The disciples had to stand against three strong currents to affirm their conviction that Jesus is the Christ. First was the Roman government, which didn’t care if Christians worshiped Jesus as long as they also affirmed Caesar as Lord. But the disciples insisted, “No, Jesus is the only Lord!” That narrow view cost many of them their lives. If you take your stand with the disciples in proclaiming Jesus as the only way to God, you will have to go against the pagan culture of our day. People don’t mind if you hold your personal beliefs in Jesus, just so that you don’t contend that He is the only way! That’s too narrow and dogmatic. I saw a bumper sticker that said, “If you’re against abortion, don’t have one.” The idea is, “You can have your personal views of morality, but don’t tell me that my behavior is wrong. If you want to believe in Jesus, that’s your privilege, but don’t judge me for my beliefs!”
The disciples also had to go against the opinions of the Jewish religious crowd, which had varying notions of who Jesus might be. Some heard His powerful preaching against sin and thought of John the Baptist. Others saw Jesus’ miracles and were reminded of the powerful prophet, Elijah. Others thought He might be another of the prophets. All of these were perhaps flattering, but inadequate, ideas of who Jesus really was. The disciples had to stand apart from the Jewish religious crowd to affirm Jesus as Messiah and Lord.
In a similar manner, you may have to go against the Christian crowd of our day. Many who call themselves Christians have ideas about Jesus which fall far short of affirming Him as Lord and Christ. Some see Jesus as the all-tolerant, loving One, who never speaks against anyone’s sin. They seek to get their denominations to affirm sins such as homosexuality and abortion. Others use Jesus to endorse their worldly views of feminism or politics. Still others mix Jesus with some brand of pop psychology. You have to stand against these popular views of Jesus to confess Him truly as Lord and Christ.
The third, and most formidable, group the disciples had to oppose was the Jewish religious leaders (9:22). The disciples were not formally educated in the Hebrew Scriptures; these men were. The disciples had no public influence; these men were the recognized leaders in Israel. They were the interpreters of Moses, the guardians of the Jewish law. Who did this bunch of uneducated fishermen think they were to go against the common judgment of this august body of scholars?
You will often have to join the disciples in pitting your view of Jesus against the religious scholars of our day. Even some who call themselves evangelical deny the trustworthy nature of all Scripture. They interpret Jesus in light of the most recent “scholarship,” which invariably comes from men with an anti-supernaturalistic bias. One flagrant example is the recent “Jesus Seminar,” where a bunch of supposed scholars got together and voted on which sayings of Jesus were authentic. How did they determine this? They begin by assuming the gospels to be myth unless proven otherwise. From there they proceed with pure subjectivism. Using their methods and assumptions, we could easily conclude that the members of the Jesus Seminar really didn’t say what they claim to have said! This question, “Who do you say Jesus is?” divides people. You must take your stand with the disciples.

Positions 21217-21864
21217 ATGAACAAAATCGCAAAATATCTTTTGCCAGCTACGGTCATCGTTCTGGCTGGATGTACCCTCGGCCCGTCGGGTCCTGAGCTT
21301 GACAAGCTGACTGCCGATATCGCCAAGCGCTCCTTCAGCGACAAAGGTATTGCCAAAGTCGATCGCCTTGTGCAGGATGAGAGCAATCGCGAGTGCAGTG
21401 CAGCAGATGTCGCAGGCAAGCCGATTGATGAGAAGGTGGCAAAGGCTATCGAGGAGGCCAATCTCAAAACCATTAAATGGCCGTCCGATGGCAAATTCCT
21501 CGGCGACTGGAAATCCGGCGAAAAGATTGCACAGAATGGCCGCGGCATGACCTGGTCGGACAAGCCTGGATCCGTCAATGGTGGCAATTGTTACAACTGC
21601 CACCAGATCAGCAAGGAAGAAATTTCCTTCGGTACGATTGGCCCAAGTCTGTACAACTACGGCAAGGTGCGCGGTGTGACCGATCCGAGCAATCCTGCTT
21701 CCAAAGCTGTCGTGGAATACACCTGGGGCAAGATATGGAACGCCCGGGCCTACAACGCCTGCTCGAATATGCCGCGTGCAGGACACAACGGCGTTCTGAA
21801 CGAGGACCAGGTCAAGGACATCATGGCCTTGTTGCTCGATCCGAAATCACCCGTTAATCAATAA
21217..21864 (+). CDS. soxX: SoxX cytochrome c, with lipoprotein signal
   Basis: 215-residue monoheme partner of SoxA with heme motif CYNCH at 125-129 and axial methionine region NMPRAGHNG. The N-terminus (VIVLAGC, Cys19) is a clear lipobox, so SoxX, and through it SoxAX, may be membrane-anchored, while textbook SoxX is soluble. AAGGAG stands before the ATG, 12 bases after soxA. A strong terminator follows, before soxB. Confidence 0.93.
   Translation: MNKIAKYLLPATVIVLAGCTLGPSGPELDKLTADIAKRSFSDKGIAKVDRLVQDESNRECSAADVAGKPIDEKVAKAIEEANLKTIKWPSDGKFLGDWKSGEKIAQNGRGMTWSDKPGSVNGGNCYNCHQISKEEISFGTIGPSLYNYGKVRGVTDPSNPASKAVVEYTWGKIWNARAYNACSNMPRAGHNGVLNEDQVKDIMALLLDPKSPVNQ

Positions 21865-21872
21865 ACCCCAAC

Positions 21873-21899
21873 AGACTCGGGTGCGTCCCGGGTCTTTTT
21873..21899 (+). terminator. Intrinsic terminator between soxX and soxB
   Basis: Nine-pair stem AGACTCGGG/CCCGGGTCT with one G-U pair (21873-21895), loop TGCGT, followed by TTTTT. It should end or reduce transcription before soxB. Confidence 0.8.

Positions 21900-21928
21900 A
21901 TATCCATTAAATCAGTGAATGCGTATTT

Peter’s answer, “the Christ of God,” is certainly correct. But, Peter had a different conception of what that meant than Jesus did. Peter meant, “You are the promised Anointed One who will sit on David’s throne, ruling the nations with a rod of iron.” That is quite correct when understood of Messiah’s second coming. But, in regard to His first coming, the more correct answer was, “You are the One Anointed by God to be crucified as our sin-bearer and raised from the dead by the power of God.” Jesus had to fulfill Isaiah 53 and other Scriptures which point to Messiah’s bearing the sins of His people before He would reign on David’s throne. Peter was correct, but he needed to come to a deeper level of correct understanding.
There is even a deeper level of correct understanding revealed here: “You are the crucified, risen Christ who is the Sovereign Lord.” Jesus’ prophecy (9:22) makes it plain that He did not die as a helpless victim. The Jewish leaders who crucified Him did not thwart God’s plan for Jesus to reign on David’s throne. They were guilty of the terrible sin of crucifying their Messiah, but at the same time, Jesus willingly offered Himself as the sacrifice for our sins. He was in sovereign control, even in His death. Peter later grasped this as he preached on the Day of Pentecost, “This Man, delivered up by the predetermined plan and foreknowledge of God, you nailed to a cross by the hands of godless men and put Him to death. And God raised Him up again” (Acts 2:23-24a).